Background: Deriving consensus about practice around clinical issues in the hospital has many advantages: patients receive similar care, trainees and colleagues hear consistent answers to clinical questions, and implementation of process improvement is easier. However, physicians are often notoriously resistant to mandated standardization of practice by management. Purpose: To develop a peer-led intervention to promote consensus building and standardization of practice in a hospitalist group. Description: A group of approximately 20 academic hospitalists held a weekly 50-minute luncheon conference called Hospitalist Best Practice.' Each hospitalist was assigned to give 2 or 3 conferences/year. The assigned hospitalist chose a topic of their choosing, prepared a 25-minute presentation summarizing the recent evidence-based literature around the topic, any evidence of local practice and variation when available, and identified 2 or 3 specific and relevant questions in clinical practice. The presenting hospitalist then led a 25-minute discussion, inviting specialists to attend when appropriate, in an attempt to build consensus around one or more of these practice questions. The final 5-minutes were spent identifying next steps for the group. 66 (72%) of topics presented at 92 conferences over the past 2 years were clinical, such as diagnosis and treatment of hepatic encephalopathy, use of intravenous iron, appropriate targets for transfusion, and identification and treatment of Wernicke's encephalopathy. 17 (18%) of topics were educational in nature, such as how to provide feed-back to learners, advantages of bedside rounding, and evidence-based literature around common physical exam findings. Nine other topics (10%) included transitions of care, EHR issues, ethics, patient satisfaction, and patient safety. All topics and presentations are available for review on our hospitalists website. Averaged over the past 2 years, 76% of the hospitalist group attends each Best Practice and residents, fellows, healthcare team members, and specialists routinely attend. Each Best Practice Meeting is expected to generate 2-3 points of consensus which are posted on our website and included in a monthly practice report that every hospitalist signs each month. As a result of these 92 conferences, the group agreed to adopt 10 clinical tools and developed 6 new order sets, with more in development. The conferences also are a source for team building, developing shared culture, and have become a mainstay of our program. Conclusions: A weekly peer-led discussion of recent evidence-based literature on clinical topics with identification of local variances can result in standardization of practice, adoption of clinical tools, and development of new order sets.'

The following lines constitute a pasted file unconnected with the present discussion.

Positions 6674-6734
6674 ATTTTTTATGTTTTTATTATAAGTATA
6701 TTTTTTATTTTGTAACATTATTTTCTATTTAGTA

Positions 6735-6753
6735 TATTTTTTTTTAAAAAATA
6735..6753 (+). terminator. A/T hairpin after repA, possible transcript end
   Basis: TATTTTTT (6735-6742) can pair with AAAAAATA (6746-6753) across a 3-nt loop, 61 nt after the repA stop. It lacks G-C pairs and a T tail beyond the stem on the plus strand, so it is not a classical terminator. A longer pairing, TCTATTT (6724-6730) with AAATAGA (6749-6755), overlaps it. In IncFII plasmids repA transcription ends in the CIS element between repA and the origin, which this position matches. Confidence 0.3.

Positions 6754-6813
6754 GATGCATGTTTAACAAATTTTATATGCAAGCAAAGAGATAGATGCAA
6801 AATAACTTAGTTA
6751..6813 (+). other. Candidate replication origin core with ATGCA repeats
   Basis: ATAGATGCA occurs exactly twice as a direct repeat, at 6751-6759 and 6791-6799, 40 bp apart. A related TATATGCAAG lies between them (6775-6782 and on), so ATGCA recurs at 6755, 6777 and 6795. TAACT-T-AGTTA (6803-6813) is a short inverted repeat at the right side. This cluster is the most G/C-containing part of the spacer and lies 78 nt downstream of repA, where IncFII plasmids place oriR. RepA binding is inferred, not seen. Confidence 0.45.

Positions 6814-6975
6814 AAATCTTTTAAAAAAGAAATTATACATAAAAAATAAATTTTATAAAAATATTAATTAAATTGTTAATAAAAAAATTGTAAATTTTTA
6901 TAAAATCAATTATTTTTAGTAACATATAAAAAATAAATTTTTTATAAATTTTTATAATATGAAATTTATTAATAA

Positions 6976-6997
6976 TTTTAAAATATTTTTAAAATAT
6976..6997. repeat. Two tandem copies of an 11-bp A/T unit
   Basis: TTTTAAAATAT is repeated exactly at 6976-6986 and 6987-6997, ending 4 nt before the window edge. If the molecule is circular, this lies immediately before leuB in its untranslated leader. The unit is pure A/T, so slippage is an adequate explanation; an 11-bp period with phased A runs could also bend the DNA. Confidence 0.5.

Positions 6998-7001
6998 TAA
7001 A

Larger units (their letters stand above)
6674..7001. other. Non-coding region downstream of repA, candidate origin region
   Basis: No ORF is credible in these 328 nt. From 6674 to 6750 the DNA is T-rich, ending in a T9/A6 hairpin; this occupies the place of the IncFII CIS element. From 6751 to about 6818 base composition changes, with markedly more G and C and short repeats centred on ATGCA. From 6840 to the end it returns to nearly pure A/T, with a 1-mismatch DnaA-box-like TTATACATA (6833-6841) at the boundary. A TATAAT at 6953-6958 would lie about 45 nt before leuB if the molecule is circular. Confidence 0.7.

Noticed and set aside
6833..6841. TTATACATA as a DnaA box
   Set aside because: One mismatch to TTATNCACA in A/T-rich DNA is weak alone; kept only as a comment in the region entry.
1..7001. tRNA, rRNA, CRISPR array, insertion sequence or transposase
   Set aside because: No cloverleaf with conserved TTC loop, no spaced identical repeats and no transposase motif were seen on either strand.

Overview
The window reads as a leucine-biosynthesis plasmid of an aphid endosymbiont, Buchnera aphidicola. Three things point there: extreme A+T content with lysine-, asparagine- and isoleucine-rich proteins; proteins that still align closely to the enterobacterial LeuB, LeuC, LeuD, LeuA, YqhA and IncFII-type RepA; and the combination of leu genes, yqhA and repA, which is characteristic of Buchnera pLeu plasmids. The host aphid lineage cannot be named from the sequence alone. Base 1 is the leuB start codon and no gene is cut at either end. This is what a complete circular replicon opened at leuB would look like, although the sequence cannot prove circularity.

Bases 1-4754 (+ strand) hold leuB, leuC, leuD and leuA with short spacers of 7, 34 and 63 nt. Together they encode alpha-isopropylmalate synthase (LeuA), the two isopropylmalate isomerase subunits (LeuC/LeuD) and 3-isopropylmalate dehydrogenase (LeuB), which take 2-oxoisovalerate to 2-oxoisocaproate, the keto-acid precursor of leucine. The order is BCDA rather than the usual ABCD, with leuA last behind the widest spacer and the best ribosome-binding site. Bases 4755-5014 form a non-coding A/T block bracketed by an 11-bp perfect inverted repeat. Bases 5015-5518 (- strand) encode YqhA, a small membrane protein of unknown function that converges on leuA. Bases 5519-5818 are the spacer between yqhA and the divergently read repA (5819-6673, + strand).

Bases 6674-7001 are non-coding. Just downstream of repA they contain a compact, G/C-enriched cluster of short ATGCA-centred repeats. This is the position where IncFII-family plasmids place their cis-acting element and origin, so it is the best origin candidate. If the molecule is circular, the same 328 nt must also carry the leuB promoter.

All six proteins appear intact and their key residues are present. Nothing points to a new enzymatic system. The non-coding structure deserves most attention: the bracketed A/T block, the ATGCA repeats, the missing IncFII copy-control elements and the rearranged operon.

Davis, Dana; Kendall Rogers; and J Rush Pierce Jr. "Hospitalist Best Practice: an intervention to build consensus and standardize evidence-based practice." (2015). http://digitalrepository.unm.edu/hostpitalmed_pubs/2